Second, the use of specific integration best practices is correlated to better business results. Highlights of the regression analysis for this week’s discussion are provided in Achieving the Optimal Pace of Integration. This slide lists the top ten integration best practices in our study that were shown to produce the greatest percentage increase in successful outcomes, as reported by survey participants who typically achieve an optimal pace of integration.
It will come as no surprise to experienced M&A executives and integrators that there are a few essential integration best practices that universally have a disproportionate impact on MANY business results. In fact, we believe mastering the entire range of our 40 some-odd best practices codified in the M&A Partners’ Integration Effectiveness Index™ (and the basis of this survey) is essential in order to be consistently successful. At the same time, you have to focus on and prioritize specific aspects in order to continuously improve your internal M&A integration capabilities.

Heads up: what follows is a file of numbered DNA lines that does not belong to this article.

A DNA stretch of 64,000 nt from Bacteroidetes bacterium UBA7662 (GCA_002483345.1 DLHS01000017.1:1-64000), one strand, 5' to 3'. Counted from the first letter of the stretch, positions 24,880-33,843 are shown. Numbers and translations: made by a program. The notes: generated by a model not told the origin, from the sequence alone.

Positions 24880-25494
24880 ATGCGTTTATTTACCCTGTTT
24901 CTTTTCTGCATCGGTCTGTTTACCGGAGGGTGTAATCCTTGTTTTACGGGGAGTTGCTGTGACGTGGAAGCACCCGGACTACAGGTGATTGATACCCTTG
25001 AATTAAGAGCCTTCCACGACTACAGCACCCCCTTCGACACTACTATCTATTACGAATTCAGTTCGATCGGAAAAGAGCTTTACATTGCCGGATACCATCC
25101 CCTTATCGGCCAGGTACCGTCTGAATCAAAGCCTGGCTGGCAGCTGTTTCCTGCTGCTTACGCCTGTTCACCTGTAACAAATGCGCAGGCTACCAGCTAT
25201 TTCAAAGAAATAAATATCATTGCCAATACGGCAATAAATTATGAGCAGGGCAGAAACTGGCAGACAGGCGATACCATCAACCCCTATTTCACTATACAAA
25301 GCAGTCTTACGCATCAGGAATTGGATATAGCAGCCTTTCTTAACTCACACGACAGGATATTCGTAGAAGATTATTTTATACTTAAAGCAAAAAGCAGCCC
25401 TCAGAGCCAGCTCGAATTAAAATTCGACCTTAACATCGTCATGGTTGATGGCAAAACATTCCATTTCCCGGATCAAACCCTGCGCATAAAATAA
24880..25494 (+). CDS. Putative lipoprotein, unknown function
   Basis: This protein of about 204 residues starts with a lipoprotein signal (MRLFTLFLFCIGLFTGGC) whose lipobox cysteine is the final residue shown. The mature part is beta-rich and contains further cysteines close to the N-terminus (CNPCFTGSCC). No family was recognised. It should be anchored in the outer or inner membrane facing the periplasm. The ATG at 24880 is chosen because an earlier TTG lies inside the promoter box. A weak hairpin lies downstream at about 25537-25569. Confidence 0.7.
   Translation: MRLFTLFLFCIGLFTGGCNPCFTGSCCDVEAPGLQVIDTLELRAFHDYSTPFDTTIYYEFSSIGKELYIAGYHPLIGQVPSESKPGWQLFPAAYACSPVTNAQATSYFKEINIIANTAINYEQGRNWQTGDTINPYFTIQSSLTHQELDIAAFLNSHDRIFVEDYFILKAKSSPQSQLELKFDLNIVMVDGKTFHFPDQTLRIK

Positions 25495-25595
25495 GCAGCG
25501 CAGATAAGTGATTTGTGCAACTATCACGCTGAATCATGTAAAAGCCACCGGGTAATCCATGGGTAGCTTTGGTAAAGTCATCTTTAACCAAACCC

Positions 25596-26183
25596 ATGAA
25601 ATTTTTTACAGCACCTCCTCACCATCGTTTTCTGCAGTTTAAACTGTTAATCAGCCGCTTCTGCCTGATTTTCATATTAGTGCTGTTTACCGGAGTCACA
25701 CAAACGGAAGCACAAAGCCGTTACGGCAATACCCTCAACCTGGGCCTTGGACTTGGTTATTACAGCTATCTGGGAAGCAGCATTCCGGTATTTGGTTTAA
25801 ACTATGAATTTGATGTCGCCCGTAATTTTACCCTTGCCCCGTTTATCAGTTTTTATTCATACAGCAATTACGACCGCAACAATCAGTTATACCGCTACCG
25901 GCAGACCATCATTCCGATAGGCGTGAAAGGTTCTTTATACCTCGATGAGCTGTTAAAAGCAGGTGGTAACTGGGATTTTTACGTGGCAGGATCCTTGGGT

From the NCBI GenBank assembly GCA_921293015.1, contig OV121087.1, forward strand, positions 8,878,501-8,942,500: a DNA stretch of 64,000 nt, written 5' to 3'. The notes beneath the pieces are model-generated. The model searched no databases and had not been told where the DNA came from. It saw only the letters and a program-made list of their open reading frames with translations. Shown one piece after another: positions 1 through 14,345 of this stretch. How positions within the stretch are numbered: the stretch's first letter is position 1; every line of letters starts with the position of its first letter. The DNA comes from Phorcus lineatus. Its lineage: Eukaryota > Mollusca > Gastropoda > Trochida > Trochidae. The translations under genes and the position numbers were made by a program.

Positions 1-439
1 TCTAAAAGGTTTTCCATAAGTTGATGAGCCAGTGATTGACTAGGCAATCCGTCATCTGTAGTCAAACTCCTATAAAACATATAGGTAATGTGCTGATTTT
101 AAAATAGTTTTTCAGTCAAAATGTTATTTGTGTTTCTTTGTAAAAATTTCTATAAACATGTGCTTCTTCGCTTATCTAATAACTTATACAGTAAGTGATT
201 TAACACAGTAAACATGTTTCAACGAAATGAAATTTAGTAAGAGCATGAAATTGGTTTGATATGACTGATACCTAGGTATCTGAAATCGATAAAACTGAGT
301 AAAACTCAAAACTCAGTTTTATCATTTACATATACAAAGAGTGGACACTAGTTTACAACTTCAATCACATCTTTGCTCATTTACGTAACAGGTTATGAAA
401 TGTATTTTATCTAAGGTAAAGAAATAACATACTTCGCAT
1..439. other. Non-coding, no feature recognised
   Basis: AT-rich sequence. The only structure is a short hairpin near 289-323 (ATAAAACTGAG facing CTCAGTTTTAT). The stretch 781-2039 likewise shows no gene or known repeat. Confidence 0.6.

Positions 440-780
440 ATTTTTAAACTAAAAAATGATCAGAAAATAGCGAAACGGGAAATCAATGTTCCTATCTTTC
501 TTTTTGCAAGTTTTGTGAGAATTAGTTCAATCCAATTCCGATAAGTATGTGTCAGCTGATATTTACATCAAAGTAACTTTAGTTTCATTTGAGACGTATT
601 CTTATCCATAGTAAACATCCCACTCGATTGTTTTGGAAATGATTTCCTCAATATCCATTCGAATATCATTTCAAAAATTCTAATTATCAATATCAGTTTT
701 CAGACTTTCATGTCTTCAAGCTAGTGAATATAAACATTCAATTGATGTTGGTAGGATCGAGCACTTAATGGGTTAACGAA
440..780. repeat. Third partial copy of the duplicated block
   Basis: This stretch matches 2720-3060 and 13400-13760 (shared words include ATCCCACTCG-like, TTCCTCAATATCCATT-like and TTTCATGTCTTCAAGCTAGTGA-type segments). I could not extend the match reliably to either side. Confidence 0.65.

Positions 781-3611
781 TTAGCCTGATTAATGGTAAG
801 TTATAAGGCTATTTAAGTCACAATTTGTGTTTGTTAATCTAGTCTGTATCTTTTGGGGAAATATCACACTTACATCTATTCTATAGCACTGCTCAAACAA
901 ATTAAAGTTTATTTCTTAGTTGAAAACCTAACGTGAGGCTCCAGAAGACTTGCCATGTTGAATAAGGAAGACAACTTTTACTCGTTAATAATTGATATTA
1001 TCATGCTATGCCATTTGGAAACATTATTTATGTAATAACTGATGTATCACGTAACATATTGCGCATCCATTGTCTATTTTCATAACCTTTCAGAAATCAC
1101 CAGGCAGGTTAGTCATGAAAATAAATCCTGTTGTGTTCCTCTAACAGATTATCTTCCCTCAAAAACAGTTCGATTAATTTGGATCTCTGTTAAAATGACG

For example, in our regression analysis of how to achieve the optimal pace of integration, we found five common themes that were widely shared as top ten impact items across the spectrum of revenue, synergy capture and minimizing value erosion. These are discussed in more detail in two recent posts, Integration Practices That Drive Maximum Synergies and Minimizing Value Erosion During M&A Integration, and specifically include the following items:
- Developing a comprehensive integration strategy framework;
- Managing the effectiveness of the overall integration process;
- Focusing on essential “integration complete” objectives;
- Conducting a timely, efficient, well-coordinated integration process; and
- Having timely and effective decisions by executives.